Is Lens for girls?

we sure hope so.

ty barbie

A few weeks ago, while discussing the audience and what users said about Lens, we received the most excellent feedback we could wish for: people saying that Lens is for girls.

Given that our Ecosystems and Growth teams are actually ran by girls, we were stoked by this. We work really hard to create an inclusive and friendly culture around Lens, and it’s great to see that people are noticing it. 

Lens is for girls, and Lens is for culture. Lens is for everyone that chooses a better internet and a global, diverse community. 

Onchain games for onchain people and the rebirth of multi-user dungeons

this cursed machine

Last weekend I spent an inordinate amount of time playing This Cursed Machine. Created by Moving Castles, this MUD (Multi User Dungeon) very memetic game is raw, critical and just very fun. The experience finds you in a fulfillment centre where you need to “produce” different products (a lot of them a bit gross) in order to achieve financial freedom. The game is a tongue in cheek commentary on crypto’s greed and society’s pressures. You can play the tutorial for free and try to pass several levels before you need to buy credits, so everyone with a wallet can really give it a shot (or many!) for free. Every day, at 4pm CET, the Twitter account for the game drops new items one needs to produce in exchange for $BUGS, the in-game onchain currency, and everyone battles to produce them before they ran out.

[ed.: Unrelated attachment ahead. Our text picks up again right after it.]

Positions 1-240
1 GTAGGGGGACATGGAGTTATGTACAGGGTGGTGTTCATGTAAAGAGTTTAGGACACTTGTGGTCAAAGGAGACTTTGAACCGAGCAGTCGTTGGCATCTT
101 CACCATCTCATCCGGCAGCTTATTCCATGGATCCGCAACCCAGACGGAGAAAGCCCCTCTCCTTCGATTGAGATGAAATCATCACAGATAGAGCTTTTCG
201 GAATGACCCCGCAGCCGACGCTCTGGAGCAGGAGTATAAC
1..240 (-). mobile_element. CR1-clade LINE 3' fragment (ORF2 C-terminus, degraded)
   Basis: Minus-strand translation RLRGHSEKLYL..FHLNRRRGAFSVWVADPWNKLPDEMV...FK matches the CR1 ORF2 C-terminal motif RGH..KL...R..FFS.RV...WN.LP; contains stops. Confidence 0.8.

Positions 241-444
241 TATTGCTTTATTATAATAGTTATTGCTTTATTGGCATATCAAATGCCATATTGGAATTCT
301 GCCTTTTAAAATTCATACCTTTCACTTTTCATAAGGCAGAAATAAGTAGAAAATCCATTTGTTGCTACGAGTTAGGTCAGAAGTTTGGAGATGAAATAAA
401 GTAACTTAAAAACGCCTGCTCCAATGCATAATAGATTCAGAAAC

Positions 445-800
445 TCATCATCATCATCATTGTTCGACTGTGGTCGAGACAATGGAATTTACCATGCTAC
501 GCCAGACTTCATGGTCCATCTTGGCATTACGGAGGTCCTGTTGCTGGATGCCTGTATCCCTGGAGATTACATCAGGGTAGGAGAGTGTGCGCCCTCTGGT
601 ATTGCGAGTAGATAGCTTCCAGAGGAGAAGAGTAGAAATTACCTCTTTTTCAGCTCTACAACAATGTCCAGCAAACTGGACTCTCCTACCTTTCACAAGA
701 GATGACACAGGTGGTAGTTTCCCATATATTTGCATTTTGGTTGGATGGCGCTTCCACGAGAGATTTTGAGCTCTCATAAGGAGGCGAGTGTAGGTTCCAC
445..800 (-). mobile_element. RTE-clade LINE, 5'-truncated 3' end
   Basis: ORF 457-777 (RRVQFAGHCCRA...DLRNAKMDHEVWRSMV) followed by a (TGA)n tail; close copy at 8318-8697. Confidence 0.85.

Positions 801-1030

Multi User Dungeon games date from the 70s. Coincidentally a few months ago I helped write an exhibition text with my husband, for a group show he curated that was called M.U.D in homage to these games, and got to explore this world.  “Early online adventure games often based on genres like fantasy or science-fiction, technically speaking, MUDs were text-based software that accepted connections from many simultaneous users. Starting in the 1970s, MUDs were the predecessors of contemporary Massive Multiplayer Online Role Playing Games (MMORPGs or MMOs). The era of the MUD’s emergence and prominence can be seen as an in-between time, which bridged the emergence of the commercial internet, and earlier networked systems like Bulletin Board Systems (BBS) and academic internet.” - the full text is here if you are interested.

In the context of highly scalable networks, MUDs, MMOs/ MMORPGs (Massive Multiplayer Games) will experience an onchain resurgence. Many of these games are de facto social networks as well. How many times have we heard stories about people meeting on Second Life, Elder Scrolls and or Farmville?

I am super excited to experience a world that’s able to explore the intersection between gaming and social, onchain. And I think we’re getting closer and closer to that moment. People are already sharing gaming experiences on Lens, in the Orb /gaming club, for instance. Gaming streams are popping up directly from as well.

Believe me, Web3 social and games are a match made in heaven. We are all chronically online to work and play, after all.

me on my way to play games onchain on the weekend instead of touching grass

And because we are, as Boys Club says, chronically online - here’s the best of the internet this week: 





We’re now fast approaching the Berlin Blockchain Week, where we’ll host afk Berlin, an event to celebrate ideas, good vibes and a major announcement we got coming up. If you happen to be in Berlin on May 23rd, please join us. More details about the event in our blog - and the invite link here

Till Next Week, when We Touch Grass Again :) 

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